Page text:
New York Woman Loses Custody of Children After Hospital Makes Report to Child Protective Services

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Photo Credit: Oksana Mizina /

Child abuse is taken very seriously under New York law. In fact, certain professionals are required to report suspected cases of child abuse or maltreatment. The law grants qualified immunity to a professional making reports of suspected child abuse. However, a recent New York lawsuit alleged that a false report about the plaintiff’s medical condition led to the removal of her two children from her custody. This case highlights the New York child custody implications of the mandatory reporting statute.

The plaintiff was brought to the emergency room by New York City police officers. She was in emotional turmoil after being sexually assaulted on the subway that morning. Medical professionals in the emergency room allegedly inaccurately diagnosed the plaintiff as suffering from schizophrenia, bi-polar disorder, and manic depression personality disorder and advised New York City Child Protective Services of the diagnosis.

The plaintiff filed a lawsuit alleging that the medical professionals improperly disclosed her medical diagnosis to CPS and caused the authorities to remove the plaintiff’s two sons, aged four and nine, from her care and custody and place them in foster care. The lawsuit named the hospital and her doctor as defendants (Parra v. Beth Israel Med. Ctr., 2017 NY Slip Op 30782 – NY: Supreme Court 2017).

New York’s Social Services Law section 413 requires certain persons, including physicians, teachers, social workers, and counselors, to register a report whenever there is reasonable cause to suspect that a child coming before them in their professional or official capacity is an abused or maltreated child. The law protects mandated reporters by providing them with immunity from civil liability, as long as the report of child abuse is made in good faith under Social Services Law section 419. However, the immunity is unavailable if the report is a result of willful misconduct or gross negligence.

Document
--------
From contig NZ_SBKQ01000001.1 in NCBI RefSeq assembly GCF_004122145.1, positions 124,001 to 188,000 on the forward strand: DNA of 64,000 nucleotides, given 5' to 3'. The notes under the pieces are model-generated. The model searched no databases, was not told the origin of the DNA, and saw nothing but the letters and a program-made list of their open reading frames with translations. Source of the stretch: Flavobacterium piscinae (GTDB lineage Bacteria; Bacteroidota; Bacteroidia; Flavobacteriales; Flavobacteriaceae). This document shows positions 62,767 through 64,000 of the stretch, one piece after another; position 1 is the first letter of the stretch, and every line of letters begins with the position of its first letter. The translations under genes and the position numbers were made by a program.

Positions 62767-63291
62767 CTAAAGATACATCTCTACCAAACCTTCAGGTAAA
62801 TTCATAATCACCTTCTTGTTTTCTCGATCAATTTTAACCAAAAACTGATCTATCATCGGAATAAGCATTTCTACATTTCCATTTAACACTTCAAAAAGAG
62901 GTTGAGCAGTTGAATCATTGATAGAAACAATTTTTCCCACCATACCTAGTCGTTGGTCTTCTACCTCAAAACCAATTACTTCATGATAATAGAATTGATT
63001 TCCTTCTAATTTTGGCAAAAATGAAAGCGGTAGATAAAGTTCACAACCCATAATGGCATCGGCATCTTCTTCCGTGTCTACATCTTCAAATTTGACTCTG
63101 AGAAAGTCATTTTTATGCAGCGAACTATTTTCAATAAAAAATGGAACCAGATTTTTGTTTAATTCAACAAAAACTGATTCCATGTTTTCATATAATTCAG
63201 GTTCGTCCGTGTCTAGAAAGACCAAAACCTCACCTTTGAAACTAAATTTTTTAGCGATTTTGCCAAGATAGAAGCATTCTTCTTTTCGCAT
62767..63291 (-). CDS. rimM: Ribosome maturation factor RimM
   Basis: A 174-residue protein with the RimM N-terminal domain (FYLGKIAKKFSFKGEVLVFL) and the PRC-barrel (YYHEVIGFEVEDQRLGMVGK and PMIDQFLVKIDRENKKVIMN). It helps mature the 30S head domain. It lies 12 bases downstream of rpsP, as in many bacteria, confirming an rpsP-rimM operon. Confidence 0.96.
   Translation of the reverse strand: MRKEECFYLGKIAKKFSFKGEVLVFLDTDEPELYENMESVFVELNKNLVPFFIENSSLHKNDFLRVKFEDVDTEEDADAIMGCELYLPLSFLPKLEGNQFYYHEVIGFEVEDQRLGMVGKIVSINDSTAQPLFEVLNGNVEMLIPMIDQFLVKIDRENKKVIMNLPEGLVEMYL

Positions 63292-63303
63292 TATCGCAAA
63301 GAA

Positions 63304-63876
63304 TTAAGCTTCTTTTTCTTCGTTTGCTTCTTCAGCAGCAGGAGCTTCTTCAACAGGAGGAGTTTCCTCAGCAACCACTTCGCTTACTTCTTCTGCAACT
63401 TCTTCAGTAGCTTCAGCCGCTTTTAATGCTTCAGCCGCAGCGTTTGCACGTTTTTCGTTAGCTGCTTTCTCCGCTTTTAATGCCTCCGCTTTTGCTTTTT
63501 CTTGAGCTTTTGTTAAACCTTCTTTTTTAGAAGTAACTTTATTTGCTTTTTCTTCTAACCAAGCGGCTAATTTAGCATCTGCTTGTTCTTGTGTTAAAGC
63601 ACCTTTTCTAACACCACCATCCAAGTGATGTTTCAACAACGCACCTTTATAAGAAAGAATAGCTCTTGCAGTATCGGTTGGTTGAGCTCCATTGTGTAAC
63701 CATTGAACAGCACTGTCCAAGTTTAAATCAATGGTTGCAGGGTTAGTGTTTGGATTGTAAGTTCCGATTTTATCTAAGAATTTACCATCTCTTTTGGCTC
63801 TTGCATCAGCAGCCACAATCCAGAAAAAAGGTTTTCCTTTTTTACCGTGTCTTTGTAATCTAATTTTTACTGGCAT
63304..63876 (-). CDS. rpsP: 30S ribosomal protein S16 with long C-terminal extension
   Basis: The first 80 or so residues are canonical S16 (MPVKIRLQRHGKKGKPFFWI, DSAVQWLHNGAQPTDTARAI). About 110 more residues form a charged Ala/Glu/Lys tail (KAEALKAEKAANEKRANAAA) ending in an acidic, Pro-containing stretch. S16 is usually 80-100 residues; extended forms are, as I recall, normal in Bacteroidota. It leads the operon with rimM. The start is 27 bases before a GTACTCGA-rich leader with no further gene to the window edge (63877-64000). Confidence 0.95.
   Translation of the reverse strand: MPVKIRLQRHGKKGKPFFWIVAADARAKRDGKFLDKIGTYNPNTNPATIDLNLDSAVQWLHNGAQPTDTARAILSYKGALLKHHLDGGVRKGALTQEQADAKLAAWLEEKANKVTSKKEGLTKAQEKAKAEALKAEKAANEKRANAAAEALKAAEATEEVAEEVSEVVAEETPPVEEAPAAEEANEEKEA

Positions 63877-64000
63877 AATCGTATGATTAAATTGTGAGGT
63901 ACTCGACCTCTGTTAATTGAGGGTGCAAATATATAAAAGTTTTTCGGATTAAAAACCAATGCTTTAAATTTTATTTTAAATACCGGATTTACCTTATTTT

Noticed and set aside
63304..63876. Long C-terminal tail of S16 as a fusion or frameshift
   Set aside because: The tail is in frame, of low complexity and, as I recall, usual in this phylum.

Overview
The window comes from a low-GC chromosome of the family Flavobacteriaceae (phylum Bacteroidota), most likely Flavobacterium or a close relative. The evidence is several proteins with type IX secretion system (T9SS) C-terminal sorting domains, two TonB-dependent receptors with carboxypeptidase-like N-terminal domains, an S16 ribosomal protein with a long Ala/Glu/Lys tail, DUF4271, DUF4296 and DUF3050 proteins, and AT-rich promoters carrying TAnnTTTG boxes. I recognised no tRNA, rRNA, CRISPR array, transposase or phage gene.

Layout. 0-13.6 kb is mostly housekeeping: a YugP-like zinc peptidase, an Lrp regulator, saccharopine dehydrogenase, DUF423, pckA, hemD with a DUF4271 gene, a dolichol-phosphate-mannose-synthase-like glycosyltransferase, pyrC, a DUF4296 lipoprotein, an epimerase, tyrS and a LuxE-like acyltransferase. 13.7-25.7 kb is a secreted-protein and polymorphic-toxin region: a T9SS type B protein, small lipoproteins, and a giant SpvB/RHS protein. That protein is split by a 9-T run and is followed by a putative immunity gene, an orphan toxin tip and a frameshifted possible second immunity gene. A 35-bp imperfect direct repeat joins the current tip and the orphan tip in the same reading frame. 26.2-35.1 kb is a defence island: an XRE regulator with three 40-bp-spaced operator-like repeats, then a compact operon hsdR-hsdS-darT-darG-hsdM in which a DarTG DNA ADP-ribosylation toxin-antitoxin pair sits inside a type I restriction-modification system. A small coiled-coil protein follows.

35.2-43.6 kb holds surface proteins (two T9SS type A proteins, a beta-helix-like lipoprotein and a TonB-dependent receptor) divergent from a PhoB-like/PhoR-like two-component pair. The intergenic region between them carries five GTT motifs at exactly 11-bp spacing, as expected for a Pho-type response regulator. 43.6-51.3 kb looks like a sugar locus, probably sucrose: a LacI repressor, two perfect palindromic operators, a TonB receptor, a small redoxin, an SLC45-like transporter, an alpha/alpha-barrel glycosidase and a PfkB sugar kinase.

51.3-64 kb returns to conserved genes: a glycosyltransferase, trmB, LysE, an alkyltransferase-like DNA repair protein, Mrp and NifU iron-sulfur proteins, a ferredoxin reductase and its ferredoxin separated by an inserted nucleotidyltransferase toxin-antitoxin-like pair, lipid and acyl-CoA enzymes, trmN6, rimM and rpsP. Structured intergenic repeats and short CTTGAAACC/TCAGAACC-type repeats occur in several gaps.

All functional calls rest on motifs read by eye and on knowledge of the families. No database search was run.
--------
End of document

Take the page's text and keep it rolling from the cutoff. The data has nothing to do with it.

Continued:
The plaintiff argued that the immunity did not apply because the report was not made in good faith. First, she argued that her mental health diagnosis was incorrect, and it was made by a nurse as opposed to a practicing doctor. She also contended that the communications made to CPS disregarded procedures under New York’s Mental Health Law.

The court sided with the defendants and ruled that the plaintiff did not state a case for wrongful reporting of child abuse. The court noted that the mandatory reporting statute did not require conclusive proof, but only a reasonable suspicion. Moreover, the statute is intended to give mandated reporters the freedom to act and err on the side of protecting children. The court concluded that even if the defendants misdiagnosed the plaintiff’s condition and advised CPS of the misdiagnosis, there is no evidence of willful misconduct or gross negligence if the defendants discharged their duty to report an incident of suspected child abuse.

Any child abuse incident is taken very seriously by New York courts in considering custody awards and visitation rights. Attorney Ingrid Gherman has experience working with cases in which child abuse was an issue. If you need legal assistance, call her law office at (212) 941-0767 or fill out the online form.

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